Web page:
trawl

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trawl

Sea fishing
1. a large net, usually in the shape of a sock or bag, drawn at deep levels behind special boats (trawlers)
2. a long line to which numerous shorter hooked lines are attached, suspended between buoys
3. Angling another word for troll (sense 2)
Collins Discovery Encyclopedia, 1st edition © HarperCollins Publishers 2005
The following article is from The Great Soviet Encyclopedia (1979). It might be outdated or ideologically biased.

Trawl

 

a pass fishnet towed through the water by a special ship, called a trawler; it is designed to catch fish such as cod, haddock, banded sea perch, and other marine life.

A trawl is a conical sack of netting that is held open by rigid elements (a beam trawl) or by the hydrodynamic forces that arise when the trawl is moved (an otter trawl). The second type predominates in modern fishing. In trawling, the fish enter the mouth of the trawl and are drawn into the cod, which is the narrow end part. After the trawl is hauled on board the trawler, the cod is untied and the fish are unloaded into the hold or onto the deck.

There are several types of trawls, such as benthic, bathypelag-ic, midwater (which catch fish in the midwater, or pelagic zone), and general-purpose. The headropes of the largest trawls are up to 150 m long; the vertical opening of such nets is 30–35 m, and the horizontal opening is 50 m. These trawls pass up to 6,000 cu m of water per sec. Light and electric current are used to prevent the fish from leaving the area of the trawl. Fishing is made more efficient by the use of instruments to monitor the trawl. Such instruments make it possible to keep track of the trawl opening, the level of trawling, and the accumulation of fish in the net. The manufacture of trawls from synthetic materials, such as olefin polymers and polyamides, makes possible a reduction of the hydrodynamic resistance of the trawl and an increase in its wear-resistance and service life.

REFERENCE

Fridman, A. L., M M. Rozenshtein, and V. N. Lukashov. Proektirovanie i ispytanie tralov. Moscow, 1973.

V. V. RANENKO

The Great Soviet Encyclopedia, 3rd Edition (1970-1979). © 2010 The Gale Group, Inc. All rights reserved.

trawl

[trȯl]
(engineering)
A baglike net whose mouth is kept open by boards or by a leading diving vane or depressor at the foot of the opening and a spreader bar at the top; towed by a ship at specified depths for catching forms of marine life.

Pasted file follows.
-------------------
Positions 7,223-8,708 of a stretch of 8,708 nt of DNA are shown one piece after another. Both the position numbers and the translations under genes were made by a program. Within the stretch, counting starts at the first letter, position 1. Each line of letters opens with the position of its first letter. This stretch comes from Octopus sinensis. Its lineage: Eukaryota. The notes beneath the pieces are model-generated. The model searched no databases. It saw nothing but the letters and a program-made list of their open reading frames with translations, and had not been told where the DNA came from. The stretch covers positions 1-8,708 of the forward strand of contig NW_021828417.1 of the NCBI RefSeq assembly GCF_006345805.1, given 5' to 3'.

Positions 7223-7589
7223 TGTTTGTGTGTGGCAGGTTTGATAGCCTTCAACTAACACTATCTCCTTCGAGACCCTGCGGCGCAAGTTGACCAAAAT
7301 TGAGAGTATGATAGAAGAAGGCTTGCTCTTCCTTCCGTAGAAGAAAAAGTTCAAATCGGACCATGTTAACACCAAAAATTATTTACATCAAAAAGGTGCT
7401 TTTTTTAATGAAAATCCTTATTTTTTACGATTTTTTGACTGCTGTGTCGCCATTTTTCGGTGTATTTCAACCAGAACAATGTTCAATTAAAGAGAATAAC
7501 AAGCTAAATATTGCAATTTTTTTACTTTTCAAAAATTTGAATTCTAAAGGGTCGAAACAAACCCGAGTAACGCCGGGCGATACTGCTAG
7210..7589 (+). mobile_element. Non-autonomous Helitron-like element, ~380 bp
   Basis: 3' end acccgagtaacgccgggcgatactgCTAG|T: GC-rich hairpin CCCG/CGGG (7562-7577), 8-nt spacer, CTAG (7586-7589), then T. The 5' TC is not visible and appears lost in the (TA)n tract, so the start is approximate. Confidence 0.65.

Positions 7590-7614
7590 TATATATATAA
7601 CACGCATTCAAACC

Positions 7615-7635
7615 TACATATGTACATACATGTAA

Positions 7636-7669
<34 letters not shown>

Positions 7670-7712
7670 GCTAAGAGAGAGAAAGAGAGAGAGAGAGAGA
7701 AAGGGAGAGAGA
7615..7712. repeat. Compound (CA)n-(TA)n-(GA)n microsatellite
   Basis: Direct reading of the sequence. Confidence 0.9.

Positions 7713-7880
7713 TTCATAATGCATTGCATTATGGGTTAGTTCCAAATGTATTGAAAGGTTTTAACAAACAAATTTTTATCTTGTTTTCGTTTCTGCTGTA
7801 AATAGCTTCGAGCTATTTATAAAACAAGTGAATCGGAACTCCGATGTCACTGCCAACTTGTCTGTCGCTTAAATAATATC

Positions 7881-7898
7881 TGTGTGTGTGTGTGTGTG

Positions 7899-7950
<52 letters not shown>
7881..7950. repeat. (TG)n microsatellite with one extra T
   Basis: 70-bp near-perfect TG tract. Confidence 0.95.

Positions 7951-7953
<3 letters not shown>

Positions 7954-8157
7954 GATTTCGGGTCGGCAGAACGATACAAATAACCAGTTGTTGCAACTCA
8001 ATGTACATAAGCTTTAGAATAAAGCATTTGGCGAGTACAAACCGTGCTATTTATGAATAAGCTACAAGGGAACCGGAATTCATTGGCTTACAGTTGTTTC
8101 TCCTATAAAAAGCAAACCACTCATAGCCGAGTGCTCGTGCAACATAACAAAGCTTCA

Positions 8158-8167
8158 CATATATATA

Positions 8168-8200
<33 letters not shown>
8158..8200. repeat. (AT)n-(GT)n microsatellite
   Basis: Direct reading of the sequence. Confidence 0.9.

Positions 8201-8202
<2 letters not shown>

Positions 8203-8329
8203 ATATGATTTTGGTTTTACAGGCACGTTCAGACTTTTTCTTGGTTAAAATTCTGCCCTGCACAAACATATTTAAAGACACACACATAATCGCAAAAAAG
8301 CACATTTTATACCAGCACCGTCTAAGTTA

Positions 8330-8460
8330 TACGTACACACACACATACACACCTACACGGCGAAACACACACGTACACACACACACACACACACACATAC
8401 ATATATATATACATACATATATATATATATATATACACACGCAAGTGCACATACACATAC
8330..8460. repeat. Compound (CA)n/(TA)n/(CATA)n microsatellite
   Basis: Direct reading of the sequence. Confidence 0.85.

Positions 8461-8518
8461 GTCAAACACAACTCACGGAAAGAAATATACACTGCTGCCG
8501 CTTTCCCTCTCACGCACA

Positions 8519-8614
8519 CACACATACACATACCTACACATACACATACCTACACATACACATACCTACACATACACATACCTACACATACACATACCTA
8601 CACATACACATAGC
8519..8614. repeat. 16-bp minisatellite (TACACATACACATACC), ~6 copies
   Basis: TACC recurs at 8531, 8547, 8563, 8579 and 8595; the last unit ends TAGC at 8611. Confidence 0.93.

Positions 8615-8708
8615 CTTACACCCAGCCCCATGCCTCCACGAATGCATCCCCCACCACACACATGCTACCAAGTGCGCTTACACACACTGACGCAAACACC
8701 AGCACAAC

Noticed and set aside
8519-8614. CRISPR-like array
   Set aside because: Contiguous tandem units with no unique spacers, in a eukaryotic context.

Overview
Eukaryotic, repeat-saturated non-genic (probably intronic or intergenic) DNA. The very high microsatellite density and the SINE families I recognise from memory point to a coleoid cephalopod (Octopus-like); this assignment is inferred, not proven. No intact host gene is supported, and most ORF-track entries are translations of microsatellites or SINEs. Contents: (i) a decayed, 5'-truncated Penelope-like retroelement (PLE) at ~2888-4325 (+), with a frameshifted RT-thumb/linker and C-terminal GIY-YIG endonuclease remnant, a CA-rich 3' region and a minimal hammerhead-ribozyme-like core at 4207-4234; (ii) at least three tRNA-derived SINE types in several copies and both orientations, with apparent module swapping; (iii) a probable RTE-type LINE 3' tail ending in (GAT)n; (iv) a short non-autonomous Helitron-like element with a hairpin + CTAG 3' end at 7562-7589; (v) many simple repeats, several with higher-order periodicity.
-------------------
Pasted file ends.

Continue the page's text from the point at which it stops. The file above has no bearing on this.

McGraw-Hill Dictionary of Scientific & Technical Terms, 6E, Copyright © 2003 by The McGraw-Hill Companies, Inc.

trawl

To sift through large volumes of data (e.g. Usenet postings, FTP archives, or the Jargon File) looking for something of interest.
This article is provided by FOLDOC - Free Online Dictionary of Computing (foldoc.org)
References in periodicals archive ?
In the last week of June 1847, a group of people working under the cover of darkness destroyed six to eight trawl lines that had been set in the waters of Bryant's Cove.
Newspapers tried to maintain their enthusiasm; the Weekly Herald, for example, in relating that the Conception and Trinity Bays fisheries had been very bad, continued to hope that increased use of trawl lines, just then being introduced at Trinity, would lead to a more successful autumn fishery.
The destruction of trawl lines, the assaults on their owners, and the obstruction of cod seines do call to mind the much more famous English Luddite protests against the introduction of machinery to the textile industry.
Others, as did Kelson, believed that new methods such as seines and trawl lines were directly responsible by scaring off or diverting the migratory habits of cod.
Official support for new technology, especially trawl lines, stemmed from the manner in which Newfoundland's main competitor, France, had successfully employed bultows in a reinvigorated migratory fishery on the Grand Banks off Newfoundland after 1815.